The results show that during the period 1980–2012, with the exception of Nigeria and Cote d’Ivoire productivity growth was not the hardcore of the growth observed in the ECOWAS countries but the growth was driven by factor accumulation. In addition, the contribution of labour to growth was positive but low in all the countries, the contribution of capital was negative in Cote d’Ivoire and Nigeria but positive in the other countries and that of total factor productivity was negative in Burkina Faso, Cape Verde, Ghana, Guinea, Mali, Niger and Senegal. The policy implication of this result is that in order to enhance long run economic growth in ECOWAS countries there is need to exert more efforts at raising productivity of factors of production. This requires more efforts at building human capacity for labour to be more effective and more investment in infrastructure, especially energy, in order to make capital more productive.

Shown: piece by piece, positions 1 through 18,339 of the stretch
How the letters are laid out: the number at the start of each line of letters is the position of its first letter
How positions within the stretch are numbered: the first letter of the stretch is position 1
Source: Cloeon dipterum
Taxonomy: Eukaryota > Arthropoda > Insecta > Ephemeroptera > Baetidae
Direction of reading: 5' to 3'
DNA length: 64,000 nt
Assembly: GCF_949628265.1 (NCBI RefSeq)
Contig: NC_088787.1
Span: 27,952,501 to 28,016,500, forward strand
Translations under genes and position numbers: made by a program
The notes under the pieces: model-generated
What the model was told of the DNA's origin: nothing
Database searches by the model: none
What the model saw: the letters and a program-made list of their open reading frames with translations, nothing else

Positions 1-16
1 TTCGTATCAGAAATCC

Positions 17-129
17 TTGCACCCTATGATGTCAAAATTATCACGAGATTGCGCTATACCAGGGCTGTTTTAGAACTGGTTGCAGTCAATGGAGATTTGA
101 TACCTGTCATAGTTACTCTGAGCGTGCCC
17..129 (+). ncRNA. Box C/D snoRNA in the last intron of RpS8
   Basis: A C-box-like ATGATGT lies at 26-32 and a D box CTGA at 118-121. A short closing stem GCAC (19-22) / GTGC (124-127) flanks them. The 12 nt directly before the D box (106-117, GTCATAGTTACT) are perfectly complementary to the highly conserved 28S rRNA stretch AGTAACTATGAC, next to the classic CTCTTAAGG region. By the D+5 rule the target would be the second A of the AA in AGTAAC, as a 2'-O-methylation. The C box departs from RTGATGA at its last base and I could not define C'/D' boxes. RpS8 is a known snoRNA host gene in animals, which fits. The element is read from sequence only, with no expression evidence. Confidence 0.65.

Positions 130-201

Blogs I Follow
- A visit to Bougounam library in #Burkina Faso
- I have evolved to a proud Type 3.7 Stata user, but know that still has problems
- Ancillary Justice by Ann Leckie
- What an unfortunate example to use to explain reverse correlation technique in social psychology
- Great article by Emily Oster and Geoffrey Kocks on vaccination in California
- An error has occurred; the feed is probably down. Try again later.